When you think of security, what image do you think of?
A large secure fence around the office? Or perhaps you imagine a big dog and security guard patrolling that space between the office building and fence?
But what about cyber-security?
A few days ago British newspaper, ‘The Sun’, was attacked by international hacking group Lulz Security – the front page was replaced by a notice proclaiming the death of News Corporation CEO, Rupert Murdoch.
The same hackers destroyed almost all the main government websites in Brazil last month.
And as networks and systems get more international, with service providers operating in one country, delivering to clients in another, who may be serving end users in another, how can you begin to protect the systems that are vital to your company?
Fraud, organised crime, electronic espionage, IP theft, terrorism, activism, and even warfare can call fall under the wider label of cyber-crime and all can be perpetrated without much risk if you know how to cover your online tracks. And criminals know how to cover their tracks.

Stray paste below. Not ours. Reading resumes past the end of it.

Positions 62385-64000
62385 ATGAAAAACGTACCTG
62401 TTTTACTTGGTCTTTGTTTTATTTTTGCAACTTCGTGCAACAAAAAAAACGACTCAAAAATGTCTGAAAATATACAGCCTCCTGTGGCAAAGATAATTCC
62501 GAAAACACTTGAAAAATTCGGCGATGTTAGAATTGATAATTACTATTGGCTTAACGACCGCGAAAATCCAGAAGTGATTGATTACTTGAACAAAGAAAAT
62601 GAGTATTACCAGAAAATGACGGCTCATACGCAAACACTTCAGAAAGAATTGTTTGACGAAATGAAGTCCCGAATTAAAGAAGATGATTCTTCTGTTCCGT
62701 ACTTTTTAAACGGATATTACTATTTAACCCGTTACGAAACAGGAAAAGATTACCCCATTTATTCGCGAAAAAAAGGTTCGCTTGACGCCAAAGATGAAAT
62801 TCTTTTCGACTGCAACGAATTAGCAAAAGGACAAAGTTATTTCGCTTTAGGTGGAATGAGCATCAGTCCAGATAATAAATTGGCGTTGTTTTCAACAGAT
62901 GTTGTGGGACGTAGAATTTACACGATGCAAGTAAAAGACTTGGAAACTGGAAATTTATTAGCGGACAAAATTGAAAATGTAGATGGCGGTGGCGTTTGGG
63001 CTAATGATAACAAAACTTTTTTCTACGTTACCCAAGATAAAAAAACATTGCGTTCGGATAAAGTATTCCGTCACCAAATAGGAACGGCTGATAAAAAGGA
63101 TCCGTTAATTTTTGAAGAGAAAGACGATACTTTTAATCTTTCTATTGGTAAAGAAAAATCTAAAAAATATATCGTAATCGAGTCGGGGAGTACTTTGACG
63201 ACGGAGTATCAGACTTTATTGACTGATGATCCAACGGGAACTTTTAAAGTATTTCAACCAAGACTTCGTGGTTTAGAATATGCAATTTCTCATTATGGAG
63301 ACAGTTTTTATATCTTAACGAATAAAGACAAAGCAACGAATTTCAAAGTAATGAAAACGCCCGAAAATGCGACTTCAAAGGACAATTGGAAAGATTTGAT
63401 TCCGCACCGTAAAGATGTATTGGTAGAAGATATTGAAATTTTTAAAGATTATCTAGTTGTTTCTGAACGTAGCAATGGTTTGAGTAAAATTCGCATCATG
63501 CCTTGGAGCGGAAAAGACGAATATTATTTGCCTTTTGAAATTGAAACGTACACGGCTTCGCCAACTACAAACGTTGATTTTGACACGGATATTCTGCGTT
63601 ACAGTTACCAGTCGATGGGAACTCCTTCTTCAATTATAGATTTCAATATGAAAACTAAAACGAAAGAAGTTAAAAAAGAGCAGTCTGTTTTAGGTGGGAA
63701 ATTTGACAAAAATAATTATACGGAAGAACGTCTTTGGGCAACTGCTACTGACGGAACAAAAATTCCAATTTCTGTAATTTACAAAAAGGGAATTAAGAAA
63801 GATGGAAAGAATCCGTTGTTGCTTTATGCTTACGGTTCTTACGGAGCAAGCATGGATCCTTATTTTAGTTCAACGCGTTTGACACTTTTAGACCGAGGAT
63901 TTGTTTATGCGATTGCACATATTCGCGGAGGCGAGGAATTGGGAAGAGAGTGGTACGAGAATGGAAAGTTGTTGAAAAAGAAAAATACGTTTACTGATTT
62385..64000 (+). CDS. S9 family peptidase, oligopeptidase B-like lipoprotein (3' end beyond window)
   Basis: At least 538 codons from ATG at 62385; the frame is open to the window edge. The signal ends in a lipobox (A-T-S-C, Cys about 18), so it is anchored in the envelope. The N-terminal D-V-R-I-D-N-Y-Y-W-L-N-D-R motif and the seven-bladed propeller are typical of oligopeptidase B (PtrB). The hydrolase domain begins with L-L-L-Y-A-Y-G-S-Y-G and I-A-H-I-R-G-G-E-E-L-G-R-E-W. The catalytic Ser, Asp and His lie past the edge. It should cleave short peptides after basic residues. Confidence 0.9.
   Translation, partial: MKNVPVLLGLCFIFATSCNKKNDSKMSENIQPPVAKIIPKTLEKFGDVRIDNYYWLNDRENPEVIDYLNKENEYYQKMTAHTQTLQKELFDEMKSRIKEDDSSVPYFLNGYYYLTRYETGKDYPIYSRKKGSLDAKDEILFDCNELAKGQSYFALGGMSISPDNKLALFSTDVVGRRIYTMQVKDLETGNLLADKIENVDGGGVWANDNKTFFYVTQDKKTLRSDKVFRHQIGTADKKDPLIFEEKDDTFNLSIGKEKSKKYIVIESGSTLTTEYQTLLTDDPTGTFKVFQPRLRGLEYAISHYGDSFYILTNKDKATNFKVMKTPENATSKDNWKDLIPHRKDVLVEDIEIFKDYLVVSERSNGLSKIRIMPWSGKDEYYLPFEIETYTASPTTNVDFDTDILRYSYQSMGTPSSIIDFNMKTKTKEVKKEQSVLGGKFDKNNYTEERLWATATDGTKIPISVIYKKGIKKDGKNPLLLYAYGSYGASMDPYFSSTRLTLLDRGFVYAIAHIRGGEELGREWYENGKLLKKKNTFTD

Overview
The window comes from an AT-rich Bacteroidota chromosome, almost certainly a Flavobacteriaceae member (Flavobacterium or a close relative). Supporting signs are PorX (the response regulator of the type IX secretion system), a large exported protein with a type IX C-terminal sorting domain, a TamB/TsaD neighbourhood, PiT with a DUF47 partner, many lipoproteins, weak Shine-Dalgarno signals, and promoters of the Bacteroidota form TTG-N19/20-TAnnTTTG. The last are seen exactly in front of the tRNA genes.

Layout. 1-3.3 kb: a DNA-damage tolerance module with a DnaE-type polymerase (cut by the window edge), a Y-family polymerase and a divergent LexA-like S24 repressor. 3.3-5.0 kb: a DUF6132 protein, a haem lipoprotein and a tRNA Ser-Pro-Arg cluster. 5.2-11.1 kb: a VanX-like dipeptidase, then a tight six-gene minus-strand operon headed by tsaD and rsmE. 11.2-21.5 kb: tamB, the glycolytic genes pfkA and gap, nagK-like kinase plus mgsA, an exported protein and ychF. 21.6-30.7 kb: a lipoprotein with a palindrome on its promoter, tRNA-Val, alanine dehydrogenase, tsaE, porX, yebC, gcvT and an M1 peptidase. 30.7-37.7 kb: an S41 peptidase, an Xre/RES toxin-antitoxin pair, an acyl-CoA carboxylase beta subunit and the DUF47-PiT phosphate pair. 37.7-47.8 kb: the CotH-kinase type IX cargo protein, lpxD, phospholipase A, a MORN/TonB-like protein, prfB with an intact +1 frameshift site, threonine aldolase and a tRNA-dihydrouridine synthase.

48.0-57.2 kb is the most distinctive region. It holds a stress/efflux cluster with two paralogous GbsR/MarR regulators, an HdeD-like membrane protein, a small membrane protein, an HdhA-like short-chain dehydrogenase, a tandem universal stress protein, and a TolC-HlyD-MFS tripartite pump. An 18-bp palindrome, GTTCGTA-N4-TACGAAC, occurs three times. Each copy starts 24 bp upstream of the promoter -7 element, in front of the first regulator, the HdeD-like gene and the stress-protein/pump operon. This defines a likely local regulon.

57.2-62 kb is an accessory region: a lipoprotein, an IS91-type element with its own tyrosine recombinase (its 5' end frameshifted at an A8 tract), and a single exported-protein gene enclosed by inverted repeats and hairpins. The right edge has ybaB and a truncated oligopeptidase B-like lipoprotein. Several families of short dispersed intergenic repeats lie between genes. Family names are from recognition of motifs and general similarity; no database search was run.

If large governments and major corporations cannot withstand sustained attacks then there is a temptation to give up and feel that it is not possible to protect your company. If they can’t do it, then who can?
But companies can be protected from all but the most sustained attack through a rigorous security audit that examines every possible opportunity for a network attack.
However, companies today are really just loose networks of partners. A large company may have a supplier for the IT network, another for the phones, another for the broadband pipe, another for the local hardware security…
For any security policy to work, all these suppliers need to be considered as genuine partners. Perhaps a deal was entered into in the past as part of a cost-saving outsourcing strategy, but when you consider how important every link in the chain really is, perhaps you need to review your outsourcing relationships if you can’t already call your suppliers true partners?